A story today appearing in the Wall Street Journal nicely captures what's going on in the developing world where, in selected places, the "mobile Internet" is effectively the only Internet:
Indonesia is a nation of more than 17,000 islands, with many areas lacking high-speed cable broadband connections, DSL lines or even regular phone lines for dial-up service. Many people have turned instead to accessing the Internet with their mobile phone in the past year as falling costs, increased bandwidths and improvements in browser technology have made it quicker to surf from a cellphone. For many, browsing on a handheld device is a cheaper alternative to buying a PC or paying for home Internet service.
Anita Rachman, a 23-year-old secretary in Jakarta last year began surfing social-networking sites like Friendster and checking Internet-based email on her midrange Sony-Ericsson phone. Her bill: $25 a month, about the same as a home Internet connection. "And I'm literally online 24/7," Ms. Rachman said.
As the excerpt above suggests, PC costs (notwithstanding some of the recent price declines and OLPC), a majority of people in certain "third world" countries cannot afford a PC. However mobile phones are nearly ubiquitous. As a consequence these countries may reap what is sometimes called "the advantages of economic backwardness." What this means as a practical matter is that residents in these countries can skip "over the PC" right to the mobile Internet.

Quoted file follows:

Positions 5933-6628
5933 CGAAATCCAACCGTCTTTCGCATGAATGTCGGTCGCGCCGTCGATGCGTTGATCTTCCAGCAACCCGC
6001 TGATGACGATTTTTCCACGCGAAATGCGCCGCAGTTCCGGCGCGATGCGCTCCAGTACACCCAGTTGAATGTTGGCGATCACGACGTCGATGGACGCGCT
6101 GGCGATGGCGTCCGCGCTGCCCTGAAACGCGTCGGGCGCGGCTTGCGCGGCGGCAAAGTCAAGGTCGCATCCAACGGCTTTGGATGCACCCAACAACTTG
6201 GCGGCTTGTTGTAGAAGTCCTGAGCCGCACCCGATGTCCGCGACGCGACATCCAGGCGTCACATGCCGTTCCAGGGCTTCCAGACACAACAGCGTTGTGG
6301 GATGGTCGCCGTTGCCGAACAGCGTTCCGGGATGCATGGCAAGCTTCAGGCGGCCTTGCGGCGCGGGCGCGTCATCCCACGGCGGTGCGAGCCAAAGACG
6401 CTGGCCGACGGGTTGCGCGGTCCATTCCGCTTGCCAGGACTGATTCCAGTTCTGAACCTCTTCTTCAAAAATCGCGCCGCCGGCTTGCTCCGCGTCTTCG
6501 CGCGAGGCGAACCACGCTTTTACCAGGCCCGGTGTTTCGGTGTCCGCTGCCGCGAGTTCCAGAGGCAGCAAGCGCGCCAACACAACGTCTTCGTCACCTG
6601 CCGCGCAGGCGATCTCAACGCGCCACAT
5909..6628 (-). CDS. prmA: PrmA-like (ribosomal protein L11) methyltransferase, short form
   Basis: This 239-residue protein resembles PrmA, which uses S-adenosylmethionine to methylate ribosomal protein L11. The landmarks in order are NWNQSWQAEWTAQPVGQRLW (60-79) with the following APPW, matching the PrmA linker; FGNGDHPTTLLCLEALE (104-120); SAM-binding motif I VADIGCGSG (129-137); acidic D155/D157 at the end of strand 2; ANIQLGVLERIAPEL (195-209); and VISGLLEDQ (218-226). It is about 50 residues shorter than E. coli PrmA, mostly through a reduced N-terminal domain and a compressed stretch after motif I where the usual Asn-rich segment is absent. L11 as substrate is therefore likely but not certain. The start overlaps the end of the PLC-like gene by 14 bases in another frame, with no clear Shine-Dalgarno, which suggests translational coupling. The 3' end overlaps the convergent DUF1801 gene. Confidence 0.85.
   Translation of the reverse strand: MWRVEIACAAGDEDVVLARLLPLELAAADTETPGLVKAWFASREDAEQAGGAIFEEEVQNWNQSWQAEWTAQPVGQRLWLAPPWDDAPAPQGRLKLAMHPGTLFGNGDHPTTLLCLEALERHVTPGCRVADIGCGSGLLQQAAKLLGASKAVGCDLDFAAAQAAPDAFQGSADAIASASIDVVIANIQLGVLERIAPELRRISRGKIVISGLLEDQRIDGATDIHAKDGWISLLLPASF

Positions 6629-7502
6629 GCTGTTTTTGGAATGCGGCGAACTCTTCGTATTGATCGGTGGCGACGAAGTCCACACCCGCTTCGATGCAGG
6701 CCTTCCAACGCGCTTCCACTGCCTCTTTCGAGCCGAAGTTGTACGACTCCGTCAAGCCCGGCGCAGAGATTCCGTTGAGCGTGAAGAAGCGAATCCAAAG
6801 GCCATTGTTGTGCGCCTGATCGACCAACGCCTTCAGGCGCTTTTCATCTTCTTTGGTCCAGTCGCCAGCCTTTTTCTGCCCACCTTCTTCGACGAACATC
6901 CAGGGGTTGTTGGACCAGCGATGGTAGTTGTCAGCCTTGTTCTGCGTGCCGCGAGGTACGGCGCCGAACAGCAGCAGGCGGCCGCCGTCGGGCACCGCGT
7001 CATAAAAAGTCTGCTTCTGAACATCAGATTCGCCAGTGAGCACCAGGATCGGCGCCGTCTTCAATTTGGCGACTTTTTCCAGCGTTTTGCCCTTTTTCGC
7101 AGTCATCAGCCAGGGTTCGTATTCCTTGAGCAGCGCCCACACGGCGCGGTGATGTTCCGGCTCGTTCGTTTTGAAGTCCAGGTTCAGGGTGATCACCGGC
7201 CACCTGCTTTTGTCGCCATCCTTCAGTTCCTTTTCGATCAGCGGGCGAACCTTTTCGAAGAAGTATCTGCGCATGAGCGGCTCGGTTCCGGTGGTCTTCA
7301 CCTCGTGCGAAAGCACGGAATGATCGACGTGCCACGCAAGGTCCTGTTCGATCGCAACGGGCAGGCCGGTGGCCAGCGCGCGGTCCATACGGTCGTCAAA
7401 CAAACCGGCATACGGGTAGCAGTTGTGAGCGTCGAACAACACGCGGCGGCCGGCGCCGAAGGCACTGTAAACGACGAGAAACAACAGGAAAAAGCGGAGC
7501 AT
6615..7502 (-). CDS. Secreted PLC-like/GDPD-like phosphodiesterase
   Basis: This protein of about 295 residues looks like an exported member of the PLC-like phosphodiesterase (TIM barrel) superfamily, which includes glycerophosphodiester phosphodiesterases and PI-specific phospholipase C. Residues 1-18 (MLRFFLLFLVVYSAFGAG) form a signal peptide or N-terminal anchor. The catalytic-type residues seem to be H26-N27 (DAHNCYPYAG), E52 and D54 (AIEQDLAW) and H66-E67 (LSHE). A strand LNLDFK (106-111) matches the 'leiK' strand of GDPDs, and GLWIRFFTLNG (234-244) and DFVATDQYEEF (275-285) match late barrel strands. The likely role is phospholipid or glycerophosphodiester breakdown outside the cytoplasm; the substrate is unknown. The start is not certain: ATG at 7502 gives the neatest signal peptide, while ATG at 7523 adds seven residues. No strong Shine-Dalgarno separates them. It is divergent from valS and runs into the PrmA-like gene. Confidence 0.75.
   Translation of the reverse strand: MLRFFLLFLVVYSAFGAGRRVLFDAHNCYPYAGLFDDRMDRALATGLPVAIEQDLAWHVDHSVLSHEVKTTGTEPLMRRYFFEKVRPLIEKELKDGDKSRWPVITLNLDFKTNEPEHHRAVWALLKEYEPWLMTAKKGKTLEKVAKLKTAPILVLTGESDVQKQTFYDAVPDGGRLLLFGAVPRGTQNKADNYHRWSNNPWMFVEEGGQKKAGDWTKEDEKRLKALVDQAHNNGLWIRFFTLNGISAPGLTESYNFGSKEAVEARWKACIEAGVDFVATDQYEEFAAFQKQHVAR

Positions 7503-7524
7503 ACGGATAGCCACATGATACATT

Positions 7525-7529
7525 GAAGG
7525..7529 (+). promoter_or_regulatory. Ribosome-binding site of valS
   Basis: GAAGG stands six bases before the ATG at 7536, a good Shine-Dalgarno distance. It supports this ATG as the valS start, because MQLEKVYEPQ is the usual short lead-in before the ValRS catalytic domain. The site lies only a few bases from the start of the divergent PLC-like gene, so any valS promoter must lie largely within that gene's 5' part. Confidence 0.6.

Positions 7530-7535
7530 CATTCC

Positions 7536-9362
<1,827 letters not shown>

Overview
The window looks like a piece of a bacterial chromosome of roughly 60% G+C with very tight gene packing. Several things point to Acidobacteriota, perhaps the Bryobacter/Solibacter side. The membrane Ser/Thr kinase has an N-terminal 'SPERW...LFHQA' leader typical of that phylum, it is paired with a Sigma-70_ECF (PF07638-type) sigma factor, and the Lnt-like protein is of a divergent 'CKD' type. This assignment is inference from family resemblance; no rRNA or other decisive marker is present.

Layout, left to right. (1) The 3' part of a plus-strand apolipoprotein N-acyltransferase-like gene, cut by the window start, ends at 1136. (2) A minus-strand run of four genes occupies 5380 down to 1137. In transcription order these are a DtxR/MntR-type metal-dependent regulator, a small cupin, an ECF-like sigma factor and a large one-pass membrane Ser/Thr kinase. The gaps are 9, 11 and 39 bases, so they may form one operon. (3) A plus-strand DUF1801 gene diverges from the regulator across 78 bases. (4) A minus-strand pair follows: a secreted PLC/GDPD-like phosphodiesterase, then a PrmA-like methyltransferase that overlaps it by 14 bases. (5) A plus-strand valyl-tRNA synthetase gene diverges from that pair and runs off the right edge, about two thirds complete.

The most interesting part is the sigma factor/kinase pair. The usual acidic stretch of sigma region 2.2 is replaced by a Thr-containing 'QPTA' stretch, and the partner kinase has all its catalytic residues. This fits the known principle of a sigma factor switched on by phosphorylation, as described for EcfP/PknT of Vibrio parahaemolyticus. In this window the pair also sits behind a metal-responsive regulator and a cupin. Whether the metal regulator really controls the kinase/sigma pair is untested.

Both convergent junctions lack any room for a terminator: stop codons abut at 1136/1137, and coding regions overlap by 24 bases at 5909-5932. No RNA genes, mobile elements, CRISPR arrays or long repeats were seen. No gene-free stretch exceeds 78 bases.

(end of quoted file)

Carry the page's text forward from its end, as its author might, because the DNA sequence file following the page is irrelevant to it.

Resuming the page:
Indeed, Western Union made a presentation about a thriving mobile payments system in Africa at the recent MMA forum event in San Diego. Amazingly what the video showed was African tribesmen in traditional clothes (shepherds) out with their flocks of animals using mobile phones to transfer money to and from other people.
The WSJ article also discusses Opera and its gains in some of these markets:
Opera says it has 21 million active users of its Opera Mini web browser, a free product it launched in 2005 with emerging markets in mind; some 200,000 people download the software daily. When a user requests an Internet page through Opera Mini, it is sent via a server in Norway, which shrinks the data by 90%, reducing costs and making it easier to surf on cheap handsets.
The idea is that Opera Mini is optimized for low-end handsets that are preferred in poorer countries.
Regardless of whether the Internet access is through a smartphone or a so-called feature phone, it's pretty clear where all this is going: more Internet access via mobiles than on the desktop -- on a global basis -- within a decade.